Figure 2. Survival rate within 90 days in patients with collaterals (n = 133 PCOMA and n = 8 SCA-PICA) and without collaterals (n = 25) observed in the >6 h TTR group.
AUC-ROC curves were calculated for admission NIHSS and 24 h NIHSS, pre-interventional PC-APECTS as per CCT or cMRI.
Wilcoxon matched pairs signed rank test was performed to test for a difference in the median NIHSS improvement (assessed at admission and 24 h after admission) stratified by mRS 0–2 and mRS 3–6.
Reliability of interobserver agreement was calculated to enable assessment of occlusion patterns and collateral status using Cohen's kappa. Value ranges from 0–0.20 as slight, 0.21–0.40 as fair, 0.41–0.60 as moderate, 0.61–0.80 as substantial, and 0.81–1 as almost perfect agreement (15).
Any data sets with discrepancies were reviewed in a group with mutual agreement achieved in each case.
A separate multivariate analysis (logistic regression) was performed for 87 patients to analyze for separate influence of early neurological improvement (assessed in NIHSS improvement) on functional outcome and mortality.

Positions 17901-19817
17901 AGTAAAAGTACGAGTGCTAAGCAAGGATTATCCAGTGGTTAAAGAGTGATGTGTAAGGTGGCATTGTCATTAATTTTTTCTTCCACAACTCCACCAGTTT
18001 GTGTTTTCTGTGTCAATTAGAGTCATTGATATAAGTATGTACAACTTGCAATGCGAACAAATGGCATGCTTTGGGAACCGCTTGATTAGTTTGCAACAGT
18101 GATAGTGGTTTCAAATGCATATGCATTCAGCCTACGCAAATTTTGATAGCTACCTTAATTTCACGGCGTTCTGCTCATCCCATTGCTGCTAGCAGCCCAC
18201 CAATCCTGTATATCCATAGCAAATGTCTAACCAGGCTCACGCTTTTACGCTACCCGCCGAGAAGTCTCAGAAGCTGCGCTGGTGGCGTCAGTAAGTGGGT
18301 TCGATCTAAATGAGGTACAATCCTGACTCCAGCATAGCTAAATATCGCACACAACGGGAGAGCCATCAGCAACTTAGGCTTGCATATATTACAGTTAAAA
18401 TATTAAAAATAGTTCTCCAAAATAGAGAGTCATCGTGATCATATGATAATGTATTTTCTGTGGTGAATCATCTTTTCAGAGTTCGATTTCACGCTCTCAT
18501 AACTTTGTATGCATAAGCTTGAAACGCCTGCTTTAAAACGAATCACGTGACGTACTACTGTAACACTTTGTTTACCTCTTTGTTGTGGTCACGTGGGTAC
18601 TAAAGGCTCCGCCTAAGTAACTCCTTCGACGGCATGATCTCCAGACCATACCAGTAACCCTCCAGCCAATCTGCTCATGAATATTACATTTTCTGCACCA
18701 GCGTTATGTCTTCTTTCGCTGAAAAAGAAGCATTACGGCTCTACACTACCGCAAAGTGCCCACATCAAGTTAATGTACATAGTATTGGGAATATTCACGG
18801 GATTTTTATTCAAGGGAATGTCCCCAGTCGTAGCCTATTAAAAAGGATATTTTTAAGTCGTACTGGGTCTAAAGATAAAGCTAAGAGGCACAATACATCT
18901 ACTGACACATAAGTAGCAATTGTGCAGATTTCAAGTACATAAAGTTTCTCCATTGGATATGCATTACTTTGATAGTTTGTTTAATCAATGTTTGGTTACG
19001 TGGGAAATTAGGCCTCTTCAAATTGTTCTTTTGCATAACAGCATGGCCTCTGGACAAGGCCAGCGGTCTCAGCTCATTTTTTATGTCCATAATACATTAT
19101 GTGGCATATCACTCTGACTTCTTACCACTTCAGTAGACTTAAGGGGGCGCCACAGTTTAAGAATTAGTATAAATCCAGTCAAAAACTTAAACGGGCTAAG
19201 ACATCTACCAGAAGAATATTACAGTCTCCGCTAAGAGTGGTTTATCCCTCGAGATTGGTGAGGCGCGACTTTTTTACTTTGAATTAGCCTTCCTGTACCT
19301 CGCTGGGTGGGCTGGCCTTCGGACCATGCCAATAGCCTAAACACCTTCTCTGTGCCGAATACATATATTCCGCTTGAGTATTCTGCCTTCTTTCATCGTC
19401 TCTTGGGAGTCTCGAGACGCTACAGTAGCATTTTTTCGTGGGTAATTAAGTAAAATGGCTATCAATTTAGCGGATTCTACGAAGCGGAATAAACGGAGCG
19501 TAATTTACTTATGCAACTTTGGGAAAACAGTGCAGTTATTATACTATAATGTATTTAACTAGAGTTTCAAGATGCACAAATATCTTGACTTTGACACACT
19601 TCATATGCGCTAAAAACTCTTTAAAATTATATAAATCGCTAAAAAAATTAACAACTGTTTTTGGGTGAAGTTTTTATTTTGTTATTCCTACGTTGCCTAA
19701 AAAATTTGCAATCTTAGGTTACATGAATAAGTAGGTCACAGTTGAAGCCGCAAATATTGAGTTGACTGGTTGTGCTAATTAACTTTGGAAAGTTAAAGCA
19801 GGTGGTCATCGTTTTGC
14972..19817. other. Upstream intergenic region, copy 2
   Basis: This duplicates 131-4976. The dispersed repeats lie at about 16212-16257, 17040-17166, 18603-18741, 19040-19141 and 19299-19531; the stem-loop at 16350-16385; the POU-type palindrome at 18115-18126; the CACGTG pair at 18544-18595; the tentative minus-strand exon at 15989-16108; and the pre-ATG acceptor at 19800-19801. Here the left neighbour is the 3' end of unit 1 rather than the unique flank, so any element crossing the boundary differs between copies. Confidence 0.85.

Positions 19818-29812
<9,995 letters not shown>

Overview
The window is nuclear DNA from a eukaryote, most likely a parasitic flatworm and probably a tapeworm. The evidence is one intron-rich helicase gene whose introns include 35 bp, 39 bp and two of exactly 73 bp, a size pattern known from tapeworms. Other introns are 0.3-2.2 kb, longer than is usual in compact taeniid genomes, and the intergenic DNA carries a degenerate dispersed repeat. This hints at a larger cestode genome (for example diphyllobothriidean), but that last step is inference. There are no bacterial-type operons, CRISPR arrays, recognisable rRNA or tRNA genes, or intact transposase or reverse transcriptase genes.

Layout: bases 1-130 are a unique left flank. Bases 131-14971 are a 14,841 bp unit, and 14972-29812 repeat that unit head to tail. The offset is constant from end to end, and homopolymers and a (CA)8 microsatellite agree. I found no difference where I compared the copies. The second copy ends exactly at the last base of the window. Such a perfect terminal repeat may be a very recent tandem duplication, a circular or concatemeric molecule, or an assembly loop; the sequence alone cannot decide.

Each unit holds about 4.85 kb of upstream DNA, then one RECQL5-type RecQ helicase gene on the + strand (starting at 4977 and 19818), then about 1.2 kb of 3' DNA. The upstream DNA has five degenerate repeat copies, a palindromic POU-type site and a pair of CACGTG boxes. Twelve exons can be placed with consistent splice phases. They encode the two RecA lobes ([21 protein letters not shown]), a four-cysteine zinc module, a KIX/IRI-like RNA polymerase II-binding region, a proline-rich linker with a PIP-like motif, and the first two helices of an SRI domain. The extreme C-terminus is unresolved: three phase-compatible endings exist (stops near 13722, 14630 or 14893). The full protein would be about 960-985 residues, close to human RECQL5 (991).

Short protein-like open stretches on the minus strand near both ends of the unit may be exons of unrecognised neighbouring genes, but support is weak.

To analyze for separate influence of different covariates (gender, age, hypertension, collateral status, PCOMA status, SCA-PICA collateral status, time to recanalization, year of treatment, TICI score, and post-interventional hemorrhage) on functional outcome and mortality at 90 days logistic regression models were applied.
Level of significance was set at p < 0.05.
The program Stata/IC 13.1 for Windows (StataCorp LP, College Station, Texas, USA) was used for the statistical analysis.
Background and Demographic Data
We identified 231 patients (100%) that met our inclusion criteria. Mortality at 90 days was 36.8% (n = 85), favorable outcome (mRS 90d 0–2) was achieved in 29.4% (n = 68). The median (min. – max.) age was 75 (19–110) years, with the majority of patients being male (n = 131, 57%). Pre-and post-interventional NIHSS at 24 h was available for 87 (100%) patients. 56 (64%) patients had a NIHSS ≥9. Out of these 56 patients 32.1% (n = 17) had early neurological improvement <9. The median NIHSS at admission was 14 [(0–42) n = 155]. Median 24 h NIHSS was 6 [(0–33) n = 110]. The median time to recanalization from symptom onset was 6.4 h (2.5–20.4). Only a minority of 31 patients (9.4%) received iv rtPA as the vast majority (165, 71.4%) received treatment beyond 6 h from symptom onset. In the latter group, stroke onset had not been witnessed for 81 (35.1%) patients.
Stroke Burden/PC-ASPECTS Pre-interventional
Pre-interventional PC-ASPECTS with MRI were attained for 62 (26.8%) patients. For the majority of patients (n = 155, 67%) a score for pre-interventional PC-ASPECTS had to be reached via CCT.
A pre-interventional PC-ASPECTS of ≤ 7 was recorded for 24 patients based on MRI and for 13 patients using CCT. A pre-interventional ASPECTS of >7 was determined for 38 patients using MRI and for 181 patients based on CCT.